Monitoring press freedom and international affairs from Mid-Missouri Public Radio and the Missouri School of Journalism

Ukraine: Interactive timeline, storify project and map


Ukraine's history of independence is told through an interactive timeline put together by Global Journalist staff. From 1990 to the current conflicts in the country, the history of the nation is told with photos and text below.


Demonstrators have been gathering for more than two months in Kiev’s central Independence Square. As the once peaceful rally intensifies, new methods are evolving to cover the protest, from on the ground and beyond.


Political divides in Ukraine are driven by multiple complex factors: dominant ethnic linguistic namely, the nation’s history with the Soviet Union. Ethnic and linguistic alliances with Russia drive part of the nations’ population towards ideologically aligning with Russia, where a nearly equal portion the country seeks social and economic change by aligning with Western culture and the European Union.

Four of every six people in Ukraine are ethnic Ukrainian and speak Ukrainian. Another one of six is ethnic Russian and speaks Russian. Another one in sixth is of Ukrainian ethnicity, but speaks Russian.
Since Ukraine declared independence in 1991, ethnic and linguistic lines have divided the nation politically.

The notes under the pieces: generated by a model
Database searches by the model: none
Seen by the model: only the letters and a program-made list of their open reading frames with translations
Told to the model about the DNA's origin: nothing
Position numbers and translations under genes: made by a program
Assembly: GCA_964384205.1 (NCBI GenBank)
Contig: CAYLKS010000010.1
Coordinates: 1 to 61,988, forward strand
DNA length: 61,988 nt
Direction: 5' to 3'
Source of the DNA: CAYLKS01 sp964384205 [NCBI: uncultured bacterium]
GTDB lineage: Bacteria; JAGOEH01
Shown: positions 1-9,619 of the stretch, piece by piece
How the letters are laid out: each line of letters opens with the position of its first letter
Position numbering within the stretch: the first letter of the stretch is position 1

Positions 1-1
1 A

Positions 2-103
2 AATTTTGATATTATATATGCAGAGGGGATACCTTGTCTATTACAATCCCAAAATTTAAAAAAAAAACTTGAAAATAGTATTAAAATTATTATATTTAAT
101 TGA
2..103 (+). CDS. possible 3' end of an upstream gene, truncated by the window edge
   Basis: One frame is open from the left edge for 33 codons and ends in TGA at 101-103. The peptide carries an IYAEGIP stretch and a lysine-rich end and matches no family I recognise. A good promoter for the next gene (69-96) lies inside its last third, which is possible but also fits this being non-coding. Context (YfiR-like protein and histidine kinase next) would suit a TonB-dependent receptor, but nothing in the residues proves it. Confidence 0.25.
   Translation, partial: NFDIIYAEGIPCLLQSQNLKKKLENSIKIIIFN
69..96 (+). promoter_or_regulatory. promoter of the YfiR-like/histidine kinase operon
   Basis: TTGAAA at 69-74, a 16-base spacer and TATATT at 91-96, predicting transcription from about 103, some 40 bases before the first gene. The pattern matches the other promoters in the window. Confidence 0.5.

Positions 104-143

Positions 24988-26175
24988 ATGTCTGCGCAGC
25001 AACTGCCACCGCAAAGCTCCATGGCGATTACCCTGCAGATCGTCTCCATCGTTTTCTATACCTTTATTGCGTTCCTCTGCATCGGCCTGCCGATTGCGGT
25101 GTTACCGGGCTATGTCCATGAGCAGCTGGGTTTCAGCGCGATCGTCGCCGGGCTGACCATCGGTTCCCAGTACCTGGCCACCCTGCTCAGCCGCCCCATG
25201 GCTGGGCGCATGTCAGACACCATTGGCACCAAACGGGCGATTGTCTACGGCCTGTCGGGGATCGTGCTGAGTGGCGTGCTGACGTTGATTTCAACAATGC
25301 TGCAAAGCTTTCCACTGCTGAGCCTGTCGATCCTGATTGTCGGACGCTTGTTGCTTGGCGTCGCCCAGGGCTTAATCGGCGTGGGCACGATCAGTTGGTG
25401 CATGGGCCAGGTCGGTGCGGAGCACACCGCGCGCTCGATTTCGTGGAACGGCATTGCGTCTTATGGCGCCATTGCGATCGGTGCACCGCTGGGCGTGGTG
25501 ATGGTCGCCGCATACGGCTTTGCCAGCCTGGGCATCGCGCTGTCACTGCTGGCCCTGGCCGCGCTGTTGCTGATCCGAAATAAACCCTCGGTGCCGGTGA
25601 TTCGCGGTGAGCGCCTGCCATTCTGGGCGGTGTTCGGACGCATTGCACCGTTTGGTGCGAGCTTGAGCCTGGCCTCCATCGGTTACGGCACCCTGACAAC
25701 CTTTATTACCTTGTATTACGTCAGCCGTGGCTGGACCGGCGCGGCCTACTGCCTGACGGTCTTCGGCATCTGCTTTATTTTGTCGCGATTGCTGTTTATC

Voting districts are generally dominated by one ethnic demographic, which tends to vote for one candidate. National elections. Ethnic Ukrainians who speak Ukrainian vote for the more progressive candidates across the board, where districts dominated by Russian demographics vote for candidates displaying more heritage and loyalty to Russia.

Poll results show distinct line through the country, where in the last election, those east of the line voted primarily for Yanukovich and those west of it for Tymoshenko.

Here, the map highlights the political divides influenced by the ethnic and linguistic divides.

The blue in the west represents the demographics who voted for Tymoshenko: people with ethnic or linguistic ties to Russia. These are the groups who are against aligning with the European Union, or as many see it, “Not Russia.”

The red portion represents demographics who voted for Yanukovich, and are dominantly Ukrainian by ethnicity or language. These are the dominant groups who also support aligning with the European Union.

Monitoring press freedom and international affairs from Mid-Missouri Public Radio and the Missouri School of Journalism.
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